Cape of No Hope

Defiant residents stand up for their right to sit down

Critics have dubbed South Africa as being ‘great at planning’ but add that we fail dismally at implementation. The National Infrastructure Plan, which was adopted in 2012, aims to transform the economic landscape, create new jobs and curb service delivery protests. Such goals remain to be realised.

With protests spiking in the first eight months of 2012, it was also reported that there were 540 protests between 1 April and 10 May of this year in Gauteng alone. The most common reasons for protests usually relate to housing and land. In Cape Town, however, sanitation is also a huge issue.

Ntsikelelo Galada, a 30-year-old man from Khayelitsha, says that he believes service delivery is particularly poor in black areas as the government does not regard blacks to be human beings. “I am fed up with everything and everyone in this country. Now the ANC people have recruited us to join their volunteering campaign, promising to give us some groceries and a stipend if we recruit more people to join the youth committee in the area. I joined simply because I am unemployed and the food parcels will help me, even though I know it is a short-term thing.”

Finance Minister Pravin Gordhan announced in his 2013 budget speech that R827 billion would be invested in infrastructure. He said this was to help improve access to healthcare facilities, schools, water, sanitation, housing and electricity.

Source: citypress.co.za Photographer: xola Mangcu

POOR SERVICE: Young child forced to publicly do her business Source: Citypress.co.za
Photographer: Xola Mangcu

In December of 2009, the Democratic Alliance (DA) was taken to court by the African National Congress Youth League (ANCYL) for the violation of human dignity after the DA had erected unenclosed toilets in the Makhaza informal settlement. Earlier this year, we witnessed dissatisfied Khayelitsha residents taking their frustration to the streets.

Instead of having the situation of unenclosed toilets rectified, residents were further slapped in the face withportable toilets, which they branded ‘pota pota’. This is what led to the blazing ‘poo wars’ in Cape Town. “We are emptying our toilets there because our toilets have smelled for three months,” said former ANC councillor Andile Lili to EyeWitness News. Lili was recalled by the ANC as ward councillor because he was found guilty of being involved in an informal protest. “This is a violation of a human’s right to dignity. We have a right to dignity and we have a right to privacy. All those rights were violated by Helen Zille,” Lili added.The scourge of the ‘poo wars saga’ in Cape Town has led to the suspension of several members of the ANC. ANC provincial secretary Songezo Mjongile said this was due to constant defiance of orders to desist from this action that was bringing the ANC into disrepute.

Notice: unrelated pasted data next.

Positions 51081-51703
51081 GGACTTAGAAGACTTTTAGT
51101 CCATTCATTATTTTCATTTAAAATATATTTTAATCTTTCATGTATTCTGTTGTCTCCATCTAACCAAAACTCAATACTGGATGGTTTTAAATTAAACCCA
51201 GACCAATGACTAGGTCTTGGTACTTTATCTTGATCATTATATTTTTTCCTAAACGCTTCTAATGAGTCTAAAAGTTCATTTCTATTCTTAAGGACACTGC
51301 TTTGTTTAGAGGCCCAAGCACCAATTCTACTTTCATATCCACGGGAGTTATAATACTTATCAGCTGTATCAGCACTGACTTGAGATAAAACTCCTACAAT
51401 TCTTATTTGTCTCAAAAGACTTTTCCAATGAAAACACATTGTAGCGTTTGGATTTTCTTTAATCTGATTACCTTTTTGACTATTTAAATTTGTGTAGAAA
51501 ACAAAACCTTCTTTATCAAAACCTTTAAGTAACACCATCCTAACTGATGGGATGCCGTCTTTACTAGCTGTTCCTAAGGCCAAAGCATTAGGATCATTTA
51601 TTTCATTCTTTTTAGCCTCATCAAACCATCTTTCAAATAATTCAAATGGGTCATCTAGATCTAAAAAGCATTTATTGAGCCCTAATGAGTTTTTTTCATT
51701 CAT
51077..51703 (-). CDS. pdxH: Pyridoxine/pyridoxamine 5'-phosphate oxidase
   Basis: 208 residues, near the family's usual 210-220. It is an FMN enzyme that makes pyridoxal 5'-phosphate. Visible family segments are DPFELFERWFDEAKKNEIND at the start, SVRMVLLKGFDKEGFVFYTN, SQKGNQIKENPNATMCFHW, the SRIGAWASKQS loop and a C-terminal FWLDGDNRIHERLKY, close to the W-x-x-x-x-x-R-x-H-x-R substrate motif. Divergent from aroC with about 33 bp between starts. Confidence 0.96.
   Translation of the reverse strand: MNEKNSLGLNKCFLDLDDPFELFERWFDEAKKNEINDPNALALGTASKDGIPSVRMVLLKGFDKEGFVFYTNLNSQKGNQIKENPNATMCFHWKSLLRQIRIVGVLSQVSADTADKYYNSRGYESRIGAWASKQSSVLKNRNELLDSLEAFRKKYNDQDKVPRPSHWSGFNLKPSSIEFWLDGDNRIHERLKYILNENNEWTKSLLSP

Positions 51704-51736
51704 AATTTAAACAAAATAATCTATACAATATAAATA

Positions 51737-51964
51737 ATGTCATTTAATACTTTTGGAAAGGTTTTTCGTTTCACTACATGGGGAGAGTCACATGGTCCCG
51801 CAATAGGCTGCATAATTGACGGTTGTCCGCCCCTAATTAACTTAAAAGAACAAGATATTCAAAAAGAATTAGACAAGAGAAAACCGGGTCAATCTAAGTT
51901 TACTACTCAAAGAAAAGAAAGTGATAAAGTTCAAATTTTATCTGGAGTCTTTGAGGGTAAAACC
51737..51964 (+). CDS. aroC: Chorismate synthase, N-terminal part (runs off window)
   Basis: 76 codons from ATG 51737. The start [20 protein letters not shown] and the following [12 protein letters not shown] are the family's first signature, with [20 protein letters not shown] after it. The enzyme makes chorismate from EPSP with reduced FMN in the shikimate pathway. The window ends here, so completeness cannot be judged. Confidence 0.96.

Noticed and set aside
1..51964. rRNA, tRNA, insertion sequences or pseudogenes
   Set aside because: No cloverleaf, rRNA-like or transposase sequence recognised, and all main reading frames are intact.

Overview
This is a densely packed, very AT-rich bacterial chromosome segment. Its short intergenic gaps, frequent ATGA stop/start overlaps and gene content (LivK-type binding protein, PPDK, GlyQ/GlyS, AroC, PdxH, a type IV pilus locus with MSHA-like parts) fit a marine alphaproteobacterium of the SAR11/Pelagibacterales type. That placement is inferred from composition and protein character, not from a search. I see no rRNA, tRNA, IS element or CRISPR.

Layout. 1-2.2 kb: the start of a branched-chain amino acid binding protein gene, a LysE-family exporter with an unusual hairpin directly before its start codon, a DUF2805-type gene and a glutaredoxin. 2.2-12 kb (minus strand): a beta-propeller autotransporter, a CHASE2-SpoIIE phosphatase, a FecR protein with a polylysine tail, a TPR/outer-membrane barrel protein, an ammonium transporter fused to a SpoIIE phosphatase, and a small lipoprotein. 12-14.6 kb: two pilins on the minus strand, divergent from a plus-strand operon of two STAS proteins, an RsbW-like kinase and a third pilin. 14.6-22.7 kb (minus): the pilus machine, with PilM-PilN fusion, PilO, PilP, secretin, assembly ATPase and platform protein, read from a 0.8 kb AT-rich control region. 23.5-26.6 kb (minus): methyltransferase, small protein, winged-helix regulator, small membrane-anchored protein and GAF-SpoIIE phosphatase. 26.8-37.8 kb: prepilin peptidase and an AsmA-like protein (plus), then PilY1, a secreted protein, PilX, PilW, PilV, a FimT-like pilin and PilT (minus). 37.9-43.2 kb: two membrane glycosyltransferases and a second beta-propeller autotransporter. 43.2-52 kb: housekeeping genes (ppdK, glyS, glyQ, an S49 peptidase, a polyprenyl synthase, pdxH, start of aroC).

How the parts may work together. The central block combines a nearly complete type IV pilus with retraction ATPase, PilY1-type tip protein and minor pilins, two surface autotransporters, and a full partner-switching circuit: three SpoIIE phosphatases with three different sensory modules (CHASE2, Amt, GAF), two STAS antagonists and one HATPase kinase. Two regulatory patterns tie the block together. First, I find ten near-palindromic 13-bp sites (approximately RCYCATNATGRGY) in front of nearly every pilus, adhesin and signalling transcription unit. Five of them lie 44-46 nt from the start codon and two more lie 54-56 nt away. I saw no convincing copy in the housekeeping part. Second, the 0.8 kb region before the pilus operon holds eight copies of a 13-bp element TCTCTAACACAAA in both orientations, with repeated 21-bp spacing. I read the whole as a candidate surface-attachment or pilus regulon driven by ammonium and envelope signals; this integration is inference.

“It would be good if the ANC could lead the Western Cape again because they obviously care more about us as people. They would never have given people those toilets,” says Galada.

Though living in a home with a fully functional toilet system, Galada explains how and why the people of Khayelitsha have taken the drastic step of venturing into the recent ‘poo wars’. “Would you like to do your toilet business in front of your husband, child or even visitors? Do you think Helen Zille and her friends would even want to try those stupid ‘pota potas’?”

Many believe that these protests are politically driven and pose the question: why are these protests happening in the only city which is not governed by the ANC? And if the ANC is pushing for these protests, why would it recall some of its members?

Whatever the nature of the protest, this has obviously become a huge issue in South Africa.  According to the Multi-Level Government Initiative, statistics reveal a drastic growth in public service protests from February 2007 (just under 100 protests) to August 2012 (about 250 protests).

“You see, the only thing we as black people have received from the government so far are these houses. If you look around here you will see that it is filthy. The municipality doesn’t maintain our (black) areas,” adds Galada.

“Those of us who have cars have an additional problem of potholes that are big enough to swallow your car,” said Prince Hoza of the Aba Thembu, who resides in Khayelitsha Site C.

Hoza also believes that the more empty promises the government makes, the more service delivery protests there will be in South Africa. Elections are only seven months away. With so much despondency and anger towards the government for poor service delivery, along with the recent passing of E-tolling, we can only hope for a better South Africa with better services and better governance.

Asanda Sokanyile

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